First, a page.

On a frozen and cold winter day in Michigan, AmeriCorps member Sara Huetteman and Andrea Foster visited Wildlife Recovery Association in Shepherd, Michigan. Most winter days are cold, but sometimes you luck out and get a balmy forty on a random Wednesday. Not this day, though. As it turns out, winter weather is for the birds.
“These birds are all native to Michigan, can fully withstand cold temperatures, and can be housed outside all winter.” Said Barb Rogers.
This is evidenced by the types of birds in the outdoor enclosures. There is a Peregrine Falcon, a Golden Eagle, Snowy Owls, and several Bald Eagles. All are in a state of recovery, or are considered Ambassadors for educational programs. While education is the main focus of the Wildlife Recovery Association, wildlife recovery plays a large role in their history.
Barb and Joe Rogers run the Wildlife Recovery Association (WRA). Started in 1979, this organization provides educational outreach and sanctuary care for orphaned and injured hawks, owls, eagles, and falcons. When a bird is injured and cannot fend for themselves in the wild, Barb and Joe step in to help nurse and rehabilitate the animal. When possible, birds are re-released into the wild. Without this organization, Central Michigan would not have licensed professionals available to help care for these wounded majestic creatures.
When birds are not able to be released into the wild, Joe and Barb find a home for the birds at zoos and nature centers or they become one of their Ambassador birds. These raptors are well taken care of and live in huge enclosures where they can hop around and still feel connected to their natural world. The Ambassador birds travel around with the WRA to schools, libraries, nature camps, and other events so that people can make a connection to the birds and learn more about the animals.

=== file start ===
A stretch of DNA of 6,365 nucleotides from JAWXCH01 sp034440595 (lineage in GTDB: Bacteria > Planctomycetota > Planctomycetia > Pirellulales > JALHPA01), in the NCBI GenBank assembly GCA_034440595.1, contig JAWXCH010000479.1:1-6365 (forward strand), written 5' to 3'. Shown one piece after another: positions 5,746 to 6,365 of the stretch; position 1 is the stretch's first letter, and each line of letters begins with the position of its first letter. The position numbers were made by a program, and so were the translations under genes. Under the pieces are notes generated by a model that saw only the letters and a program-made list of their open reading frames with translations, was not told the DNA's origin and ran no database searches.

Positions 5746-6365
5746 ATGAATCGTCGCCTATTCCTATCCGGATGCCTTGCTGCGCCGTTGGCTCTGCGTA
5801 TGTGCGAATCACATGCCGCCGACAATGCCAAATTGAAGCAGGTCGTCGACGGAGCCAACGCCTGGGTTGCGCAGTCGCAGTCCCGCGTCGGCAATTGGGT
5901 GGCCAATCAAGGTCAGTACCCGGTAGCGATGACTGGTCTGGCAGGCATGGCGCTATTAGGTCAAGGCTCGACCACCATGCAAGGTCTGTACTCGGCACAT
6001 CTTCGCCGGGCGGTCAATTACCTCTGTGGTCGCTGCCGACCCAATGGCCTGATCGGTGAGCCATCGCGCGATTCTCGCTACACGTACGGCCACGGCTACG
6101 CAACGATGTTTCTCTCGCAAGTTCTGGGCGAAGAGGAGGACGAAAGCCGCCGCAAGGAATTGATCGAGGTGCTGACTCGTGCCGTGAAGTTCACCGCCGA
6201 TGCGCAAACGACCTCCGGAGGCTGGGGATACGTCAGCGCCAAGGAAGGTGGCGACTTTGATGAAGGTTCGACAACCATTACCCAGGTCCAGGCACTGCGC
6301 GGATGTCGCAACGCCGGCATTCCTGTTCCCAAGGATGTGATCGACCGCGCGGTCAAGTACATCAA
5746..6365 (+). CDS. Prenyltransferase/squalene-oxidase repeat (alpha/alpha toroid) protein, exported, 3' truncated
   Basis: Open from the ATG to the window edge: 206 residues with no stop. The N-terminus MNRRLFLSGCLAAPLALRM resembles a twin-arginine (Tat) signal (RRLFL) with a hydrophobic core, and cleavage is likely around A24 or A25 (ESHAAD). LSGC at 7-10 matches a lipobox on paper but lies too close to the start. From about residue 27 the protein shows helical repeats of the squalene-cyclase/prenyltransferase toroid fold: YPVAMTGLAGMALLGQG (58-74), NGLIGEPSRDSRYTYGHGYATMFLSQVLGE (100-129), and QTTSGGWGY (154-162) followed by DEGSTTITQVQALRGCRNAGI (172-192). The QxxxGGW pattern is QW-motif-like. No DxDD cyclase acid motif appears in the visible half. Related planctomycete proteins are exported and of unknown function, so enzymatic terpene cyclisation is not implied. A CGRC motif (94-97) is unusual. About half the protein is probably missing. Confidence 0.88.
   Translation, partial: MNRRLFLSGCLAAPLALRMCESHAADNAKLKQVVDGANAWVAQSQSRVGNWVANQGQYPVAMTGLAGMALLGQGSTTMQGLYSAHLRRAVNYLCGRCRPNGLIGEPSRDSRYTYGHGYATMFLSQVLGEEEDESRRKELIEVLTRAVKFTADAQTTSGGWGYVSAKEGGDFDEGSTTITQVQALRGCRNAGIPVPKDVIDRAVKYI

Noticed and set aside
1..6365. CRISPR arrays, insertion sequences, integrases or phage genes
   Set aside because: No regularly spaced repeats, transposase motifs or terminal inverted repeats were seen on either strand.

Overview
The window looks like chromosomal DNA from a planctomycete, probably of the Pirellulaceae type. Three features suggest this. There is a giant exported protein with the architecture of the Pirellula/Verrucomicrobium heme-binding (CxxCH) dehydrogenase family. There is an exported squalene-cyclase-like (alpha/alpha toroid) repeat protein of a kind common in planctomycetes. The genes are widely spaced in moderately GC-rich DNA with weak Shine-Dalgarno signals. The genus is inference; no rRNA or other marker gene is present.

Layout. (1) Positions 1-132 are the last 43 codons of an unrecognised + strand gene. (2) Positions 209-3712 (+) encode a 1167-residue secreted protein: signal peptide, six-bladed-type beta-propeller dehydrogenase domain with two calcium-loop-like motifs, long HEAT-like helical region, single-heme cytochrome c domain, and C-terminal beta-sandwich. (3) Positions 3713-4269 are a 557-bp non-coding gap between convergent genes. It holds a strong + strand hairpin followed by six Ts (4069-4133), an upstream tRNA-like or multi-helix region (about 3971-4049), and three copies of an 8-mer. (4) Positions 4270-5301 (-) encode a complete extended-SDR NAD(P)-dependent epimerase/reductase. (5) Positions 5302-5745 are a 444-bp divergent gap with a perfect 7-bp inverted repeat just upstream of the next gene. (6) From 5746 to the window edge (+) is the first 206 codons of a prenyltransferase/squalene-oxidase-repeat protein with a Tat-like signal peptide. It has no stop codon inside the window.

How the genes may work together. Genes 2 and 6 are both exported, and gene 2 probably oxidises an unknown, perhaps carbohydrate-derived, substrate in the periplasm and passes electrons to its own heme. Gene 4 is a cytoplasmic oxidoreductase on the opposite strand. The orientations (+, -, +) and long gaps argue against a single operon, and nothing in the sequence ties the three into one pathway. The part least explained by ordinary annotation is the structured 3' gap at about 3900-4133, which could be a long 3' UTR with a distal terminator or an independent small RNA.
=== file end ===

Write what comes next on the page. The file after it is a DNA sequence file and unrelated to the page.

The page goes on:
This was not the first trip to the Wildlife Recovery Association for Sara. “I worked with Joe and Barb while attending Central,” said Sara. “I mainly helped with the educational programs and take care of the Ambassador birds. I even got to release a few back into the wild. It was always a highlight of my day when I got to help with the birds. They do amazing work and they have such interesting stories and knowledge about birds and wildlife in general.”
Conservation takes many forms. Whether you are working to help provide habitat, saving the bees, or part of an organization that educates about wildlife, you are making a major effort to help protect and preserve our environment. Supporting organizations like the Wildlife Recovery Association and Little Forks Conservancy are great examples of ways you can help your local conservation efforts.